Nugent devised ways to reward her winners for warrior behavior. She bought a stack of $5 Starbucks gift cards and gave them out to instructors who substituted for others or who otherwise went above and beyond their regular duties. She also deployed hand-written inspirational thank-you notes to employees who performed as warriors. This Pavlovian conditioning paid off almost immediately.

“I'd go home and I'd open up Facebook and I’d see the note that I wrote earlier that day already on Facebook from my instructor,” she said. “And the Starbucks cards made a big impact.”

While everybody likes lattes, it seems, Nugent said you can find your own system of positive feedback that works for your staff. With the right incentives in place, you can start to develop a culture where people will go the extra mile because they feel appreciated and rewarded.

You need to check in on your instructors regularly, said Nugent, to really gauge their performance accurately. And, keep in mind, you’re never going to get to 100% warriors, but don’t worry. Winners are, well, winners and they’re an asset to your programming mix.

Generating New Revenue Streams with Group Exercise

Nugent said that today’s fitness directors are expected to be revenue generators for their clubs, and your odds of succeeding are helped immensely by a group of warriors. Once her dream team was in place, she found new revenue streams.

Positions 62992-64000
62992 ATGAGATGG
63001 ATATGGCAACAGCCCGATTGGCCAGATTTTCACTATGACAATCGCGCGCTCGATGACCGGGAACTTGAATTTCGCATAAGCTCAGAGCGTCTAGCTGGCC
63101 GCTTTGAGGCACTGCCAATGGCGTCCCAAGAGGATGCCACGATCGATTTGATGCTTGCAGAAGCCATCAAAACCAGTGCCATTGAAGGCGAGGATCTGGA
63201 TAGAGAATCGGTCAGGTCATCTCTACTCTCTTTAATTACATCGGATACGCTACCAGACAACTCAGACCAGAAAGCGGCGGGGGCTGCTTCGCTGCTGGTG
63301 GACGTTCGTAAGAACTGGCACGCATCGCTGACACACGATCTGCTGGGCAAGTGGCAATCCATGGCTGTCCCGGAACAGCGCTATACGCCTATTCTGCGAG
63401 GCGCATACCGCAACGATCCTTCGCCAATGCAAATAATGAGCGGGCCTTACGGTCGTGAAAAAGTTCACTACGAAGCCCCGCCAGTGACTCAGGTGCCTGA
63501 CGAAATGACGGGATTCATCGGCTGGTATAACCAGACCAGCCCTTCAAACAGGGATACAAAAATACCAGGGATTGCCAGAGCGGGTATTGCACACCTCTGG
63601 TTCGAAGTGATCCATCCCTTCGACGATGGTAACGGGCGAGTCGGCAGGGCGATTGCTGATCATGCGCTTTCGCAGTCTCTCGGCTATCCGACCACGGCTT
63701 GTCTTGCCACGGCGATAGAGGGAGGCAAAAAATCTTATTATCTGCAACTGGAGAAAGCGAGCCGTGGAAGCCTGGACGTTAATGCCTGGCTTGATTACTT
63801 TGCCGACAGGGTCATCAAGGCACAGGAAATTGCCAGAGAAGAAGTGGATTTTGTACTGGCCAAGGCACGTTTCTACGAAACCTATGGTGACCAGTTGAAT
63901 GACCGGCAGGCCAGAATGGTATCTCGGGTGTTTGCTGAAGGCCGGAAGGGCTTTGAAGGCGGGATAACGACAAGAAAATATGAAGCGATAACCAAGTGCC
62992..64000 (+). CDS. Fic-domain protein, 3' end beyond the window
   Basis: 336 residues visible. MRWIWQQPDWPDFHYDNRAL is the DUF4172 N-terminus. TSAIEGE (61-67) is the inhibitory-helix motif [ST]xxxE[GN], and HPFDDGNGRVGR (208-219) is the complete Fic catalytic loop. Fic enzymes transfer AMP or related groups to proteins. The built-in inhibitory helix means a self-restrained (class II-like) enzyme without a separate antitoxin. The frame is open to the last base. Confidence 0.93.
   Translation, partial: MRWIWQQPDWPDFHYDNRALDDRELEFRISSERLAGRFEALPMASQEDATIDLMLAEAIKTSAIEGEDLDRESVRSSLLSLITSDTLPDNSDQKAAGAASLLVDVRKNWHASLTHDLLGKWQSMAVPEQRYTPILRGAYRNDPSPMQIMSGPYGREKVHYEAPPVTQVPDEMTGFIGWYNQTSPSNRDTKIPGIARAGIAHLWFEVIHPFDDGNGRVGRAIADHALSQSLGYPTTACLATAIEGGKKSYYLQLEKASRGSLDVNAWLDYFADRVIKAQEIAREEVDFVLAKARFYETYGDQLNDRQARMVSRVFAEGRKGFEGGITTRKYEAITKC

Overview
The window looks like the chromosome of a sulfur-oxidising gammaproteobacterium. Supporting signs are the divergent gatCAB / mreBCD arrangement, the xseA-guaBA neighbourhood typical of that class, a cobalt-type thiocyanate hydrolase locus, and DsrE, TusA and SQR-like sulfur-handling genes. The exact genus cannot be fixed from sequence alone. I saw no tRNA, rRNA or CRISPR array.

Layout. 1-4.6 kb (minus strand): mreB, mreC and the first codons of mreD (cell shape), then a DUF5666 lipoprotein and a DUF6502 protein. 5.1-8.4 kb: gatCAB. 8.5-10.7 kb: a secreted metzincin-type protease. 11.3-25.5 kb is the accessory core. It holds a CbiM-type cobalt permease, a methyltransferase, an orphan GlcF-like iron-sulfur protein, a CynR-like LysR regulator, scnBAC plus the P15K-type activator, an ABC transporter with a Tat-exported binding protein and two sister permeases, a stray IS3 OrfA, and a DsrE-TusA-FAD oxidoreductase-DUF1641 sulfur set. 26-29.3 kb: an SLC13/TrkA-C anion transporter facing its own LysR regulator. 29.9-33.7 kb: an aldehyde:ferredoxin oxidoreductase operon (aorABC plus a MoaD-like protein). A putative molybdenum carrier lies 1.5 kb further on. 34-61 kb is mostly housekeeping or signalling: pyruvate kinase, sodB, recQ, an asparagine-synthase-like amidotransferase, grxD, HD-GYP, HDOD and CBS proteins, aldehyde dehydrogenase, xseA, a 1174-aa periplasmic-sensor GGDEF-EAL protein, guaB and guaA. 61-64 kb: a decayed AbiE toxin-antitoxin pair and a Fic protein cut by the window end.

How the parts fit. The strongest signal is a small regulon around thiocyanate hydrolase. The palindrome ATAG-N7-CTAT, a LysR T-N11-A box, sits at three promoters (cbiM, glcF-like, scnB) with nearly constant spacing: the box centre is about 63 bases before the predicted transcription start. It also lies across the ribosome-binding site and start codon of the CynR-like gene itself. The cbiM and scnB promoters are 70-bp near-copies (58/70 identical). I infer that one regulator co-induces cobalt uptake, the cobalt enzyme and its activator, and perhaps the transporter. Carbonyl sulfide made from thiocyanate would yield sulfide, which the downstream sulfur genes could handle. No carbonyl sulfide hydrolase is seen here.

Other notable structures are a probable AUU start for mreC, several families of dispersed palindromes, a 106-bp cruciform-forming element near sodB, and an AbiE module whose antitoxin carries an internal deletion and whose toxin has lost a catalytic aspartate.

Her most successful initiative was creating fee-based one-day workshops and specialized courses in Pilates, Yoga, and other popular activities. She also created “101” basic introduction classes in disciplines like strength training, Tai Chi, etc.

Nugent found out that one of her trainers knew ballroom dancing, so she devised a four-week dancing course. She found that a good time to schedule these classes was on a Saturday or Sunday, which allowed her to draw not just club members but the general public as well.

For the classes, she charged $20 for members, $25 for non-members. She did a 50:50 split with her instructors, but gave her best trainers a better deal. “If I had a very good instructor, I would go 60:40.”

The formula worked. “Slowly, we began generating some money,” Nugent said. “In six months, we made $6,000 in extra revenue.”

“With the right incentives in place, you can start to develop a culture where people will go the extra mile because they feel appreciated and rewarded.”

To help incentivize her instructors to offer these extra classes, she would offer them one “freebie,” where they could bring a person into the class at no charge.

“The instructors loved that,” she said.

This is just one example of how a little creativity and a motivated dream team of fitness instructors can help you build a solid non-dues revenue stream that also helps increase membership and strengthen retention.

Nugent shared more of her ideas in a recent IHRSA webinar, Building a Strong Fitness Department for Health Clubs. This webinar—like all IHRSA webinars—is free to members.

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Jim Schmaltz

Jim Schmaltz is a contributor to IHRSA.org